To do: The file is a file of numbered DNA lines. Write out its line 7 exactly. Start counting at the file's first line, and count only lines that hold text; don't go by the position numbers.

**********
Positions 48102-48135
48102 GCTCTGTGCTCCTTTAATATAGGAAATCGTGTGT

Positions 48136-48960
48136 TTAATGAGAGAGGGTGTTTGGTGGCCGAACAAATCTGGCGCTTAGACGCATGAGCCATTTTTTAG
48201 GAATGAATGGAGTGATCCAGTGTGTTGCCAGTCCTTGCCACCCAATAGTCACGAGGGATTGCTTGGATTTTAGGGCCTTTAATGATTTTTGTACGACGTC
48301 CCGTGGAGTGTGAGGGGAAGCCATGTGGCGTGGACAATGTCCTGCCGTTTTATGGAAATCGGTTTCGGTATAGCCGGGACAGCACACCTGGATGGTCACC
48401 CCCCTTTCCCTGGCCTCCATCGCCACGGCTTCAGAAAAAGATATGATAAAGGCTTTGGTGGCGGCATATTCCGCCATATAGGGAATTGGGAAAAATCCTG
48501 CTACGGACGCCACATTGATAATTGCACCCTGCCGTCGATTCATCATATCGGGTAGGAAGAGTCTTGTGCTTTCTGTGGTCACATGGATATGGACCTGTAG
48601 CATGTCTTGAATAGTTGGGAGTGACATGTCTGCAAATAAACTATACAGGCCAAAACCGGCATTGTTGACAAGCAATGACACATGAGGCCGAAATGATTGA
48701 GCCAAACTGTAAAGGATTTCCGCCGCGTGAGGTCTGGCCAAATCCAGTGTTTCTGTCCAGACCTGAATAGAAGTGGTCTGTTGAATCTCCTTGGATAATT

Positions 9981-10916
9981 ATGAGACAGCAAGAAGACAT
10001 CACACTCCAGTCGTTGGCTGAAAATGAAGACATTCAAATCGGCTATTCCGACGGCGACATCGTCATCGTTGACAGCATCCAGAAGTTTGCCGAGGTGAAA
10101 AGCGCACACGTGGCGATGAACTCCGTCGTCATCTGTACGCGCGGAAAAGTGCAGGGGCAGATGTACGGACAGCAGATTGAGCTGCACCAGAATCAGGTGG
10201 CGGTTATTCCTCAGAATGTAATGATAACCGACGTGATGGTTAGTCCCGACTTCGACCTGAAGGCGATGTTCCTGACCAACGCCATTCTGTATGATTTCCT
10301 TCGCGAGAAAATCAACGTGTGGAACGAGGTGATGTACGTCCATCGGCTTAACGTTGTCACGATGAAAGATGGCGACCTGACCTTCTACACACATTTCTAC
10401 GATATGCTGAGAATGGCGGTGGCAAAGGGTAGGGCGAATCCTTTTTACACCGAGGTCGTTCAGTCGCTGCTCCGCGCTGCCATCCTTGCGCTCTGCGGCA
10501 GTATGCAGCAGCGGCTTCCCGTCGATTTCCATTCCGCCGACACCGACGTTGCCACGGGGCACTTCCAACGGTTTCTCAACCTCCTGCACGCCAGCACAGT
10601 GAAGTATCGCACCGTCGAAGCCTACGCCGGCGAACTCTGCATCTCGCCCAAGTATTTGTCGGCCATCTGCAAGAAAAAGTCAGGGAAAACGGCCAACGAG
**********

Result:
48401 CCCCTTTCCCTGGCCTCCATCGCCACGGCTTCAGAAAAAGATATGATAAAGGCTTTGGTGGCGGCATATTCCGCCATATAGGGAATTGGGAAAAATCCTG